What Is Freight Shipping? Your Ultimate Guide

It is estimated that in 2020, more than 5 trillion ton-miles of freight will be shipped in the US alone.


When you consider that a ton-mile is one ton of freight carried over a distance of one mile, that’s a serious amount of freight being shipped. And that’s just within the US.


But what is freight shipping exactly? How is all that freight moved and what are all the options?


Read on as we take a closer look into the world of freight shipping.


What Is Freight Shipping?


Freight shipping is quite a broad term that covers a range of different shipping methods.


It is the process of transporting goods in bulk, whether that be by land, sea, or air. Freight shipping differs from parcel shipping in that parcels are usually shipped individually in their own packages. Freight is shipped in bulk in boxes and containers or on pallets.


Freight is usually measured by weight or the number of pallets or containers, rather than by the dimensions of the package itself.


What Are Freight Shipping Modes?


With freight shipping being such a wide-ranging term, it is often referred to by a number of different modes.


This helps to differentiate the different types of freight shipping options that are available. Some of these modes are more commonly known by their abbreviations.


Full Truckload


Full truckload, or FTL, is exactly as it sounds.


This is when the amount of freight that you wish to transport is enough to fill up an entire truck. These are large volume shipments that can be up to 45,000 lbs in weight.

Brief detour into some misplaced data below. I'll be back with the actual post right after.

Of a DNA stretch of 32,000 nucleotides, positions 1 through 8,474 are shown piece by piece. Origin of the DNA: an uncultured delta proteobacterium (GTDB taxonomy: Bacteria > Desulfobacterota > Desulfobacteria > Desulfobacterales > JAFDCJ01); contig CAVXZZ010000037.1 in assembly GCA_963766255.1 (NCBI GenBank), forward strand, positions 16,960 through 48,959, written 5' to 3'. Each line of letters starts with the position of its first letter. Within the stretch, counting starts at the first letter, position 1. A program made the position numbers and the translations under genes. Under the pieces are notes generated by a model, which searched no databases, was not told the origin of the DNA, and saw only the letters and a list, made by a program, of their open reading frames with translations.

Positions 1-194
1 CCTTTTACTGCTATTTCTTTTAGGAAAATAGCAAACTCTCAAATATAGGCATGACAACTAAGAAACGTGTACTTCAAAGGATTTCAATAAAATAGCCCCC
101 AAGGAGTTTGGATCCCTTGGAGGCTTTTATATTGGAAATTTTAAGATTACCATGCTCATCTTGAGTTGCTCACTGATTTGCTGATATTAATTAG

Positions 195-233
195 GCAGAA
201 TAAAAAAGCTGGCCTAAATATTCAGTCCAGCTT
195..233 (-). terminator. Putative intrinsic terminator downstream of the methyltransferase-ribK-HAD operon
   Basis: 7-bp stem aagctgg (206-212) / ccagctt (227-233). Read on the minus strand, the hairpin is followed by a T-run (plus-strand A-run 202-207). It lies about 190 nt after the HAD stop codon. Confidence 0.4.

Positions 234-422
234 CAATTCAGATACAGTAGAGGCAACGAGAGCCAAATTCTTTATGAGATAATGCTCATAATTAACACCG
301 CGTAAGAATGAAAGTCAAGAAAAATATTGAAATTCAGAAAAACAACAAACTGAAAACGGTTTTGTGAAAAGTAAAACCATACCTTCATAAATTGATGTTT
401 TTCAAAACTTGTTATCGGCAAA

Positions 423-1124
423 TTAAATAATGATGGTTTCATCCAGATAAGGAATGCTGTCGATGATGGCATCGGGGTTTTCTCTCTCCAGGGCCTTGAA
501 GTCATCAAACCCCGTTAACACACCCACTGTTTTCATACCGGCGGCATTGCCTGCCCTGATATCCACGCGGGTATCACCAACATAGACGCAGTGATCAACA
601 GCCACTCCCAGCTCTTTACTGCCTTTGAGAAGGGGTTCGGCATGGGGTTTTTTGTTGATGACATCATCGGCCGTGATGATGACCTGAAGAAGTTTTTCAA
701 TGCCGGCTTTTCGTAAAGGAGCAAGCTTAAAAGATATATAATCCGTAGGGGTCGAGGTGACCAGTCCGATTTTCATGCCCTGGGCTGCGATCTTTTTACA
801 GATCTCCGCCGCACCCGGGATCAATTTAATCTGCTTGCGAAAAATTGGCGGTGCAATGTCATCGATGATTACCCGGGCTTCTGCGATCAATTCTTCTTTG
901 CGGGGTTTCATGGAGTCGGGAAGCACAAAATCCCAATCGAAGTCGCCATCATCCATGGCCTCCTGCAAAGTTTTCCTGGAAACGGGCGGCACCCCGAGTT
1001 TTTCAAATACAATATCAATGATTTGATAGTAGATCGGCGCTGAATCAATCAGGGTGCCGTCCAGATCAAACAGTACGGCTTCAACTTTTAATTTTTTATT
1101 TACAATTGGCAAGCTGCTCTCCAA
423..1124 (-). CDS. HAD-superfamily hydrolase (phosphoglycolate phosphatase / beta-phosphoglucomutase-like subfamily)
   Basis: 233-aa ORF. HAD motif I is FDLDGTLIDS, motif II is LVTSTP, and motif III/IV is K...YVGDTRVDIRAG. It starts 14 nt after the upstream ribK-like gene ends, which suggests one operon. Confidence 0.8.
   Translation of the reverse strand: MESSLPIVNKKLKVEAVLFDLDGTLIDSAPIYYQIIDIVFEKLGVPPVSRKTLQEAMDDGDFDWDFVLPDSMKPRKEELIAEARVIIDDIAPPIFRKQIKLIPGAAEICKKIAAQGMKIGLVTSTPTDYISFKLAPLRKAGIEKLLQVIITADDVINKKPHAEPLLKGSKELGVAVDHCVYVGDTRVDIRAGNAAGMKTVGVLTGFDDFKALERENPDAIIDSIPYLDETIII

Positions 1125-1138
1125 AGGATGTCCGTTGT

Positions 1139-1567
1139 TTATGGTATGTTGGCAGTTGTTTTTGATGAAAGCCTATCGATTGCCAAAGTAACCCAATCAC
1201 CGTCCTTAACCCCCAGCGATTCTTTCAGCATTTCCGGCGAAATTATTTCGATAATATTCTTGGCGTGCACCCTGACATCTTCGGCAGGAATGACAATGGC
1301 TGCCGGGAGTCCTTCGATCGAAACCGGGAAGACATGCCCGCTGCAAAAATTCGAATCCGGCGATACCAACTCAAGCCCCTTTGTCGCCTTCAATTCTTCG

Full truckload can be more cost-effective as the freight carrier is maximizing their space and doesn’t require multiple stops.


Less than Truckload


Less than truckload, or LTL, is when your shipment is not large enough to fill an entire truck.


Since the carrier still needs to make the same journey with the same vehicle this is less cost-effective than FTL shipments. But the price can be reduced if other customers also transport an LTL shipment in the same truck. You are then effectively sharing the cost.


These shipments are usually up to about 10,000 lbs but can be used for much smaller loads too.


Partial Truckload


Partial truckload, sometimes known as Volume LTL, falls somewhere in between FTL and LTL.


If your shipment is bigger than an LTL shipment but does not completely fill the truck then a partial truckload might be your best option. The key difference from LTL is that partial truckload shipments do not require a freight class. A freight class is a system of classifying LTL loads based on their stowability, liability, ease of handling, and density.


Since the freight class can lead to extra charges, such as minimum density fees, partial truckload can be a better option depending on your shipment.




Expedited shipments are those that are time critical.


Expedited freight shipping will come at a premium. But it also means that you will be able to get your shipment where it needs to be much faster. The shipping process is streamlined to ensure that your shipment gets to its destination as quickly and smoothly as possible.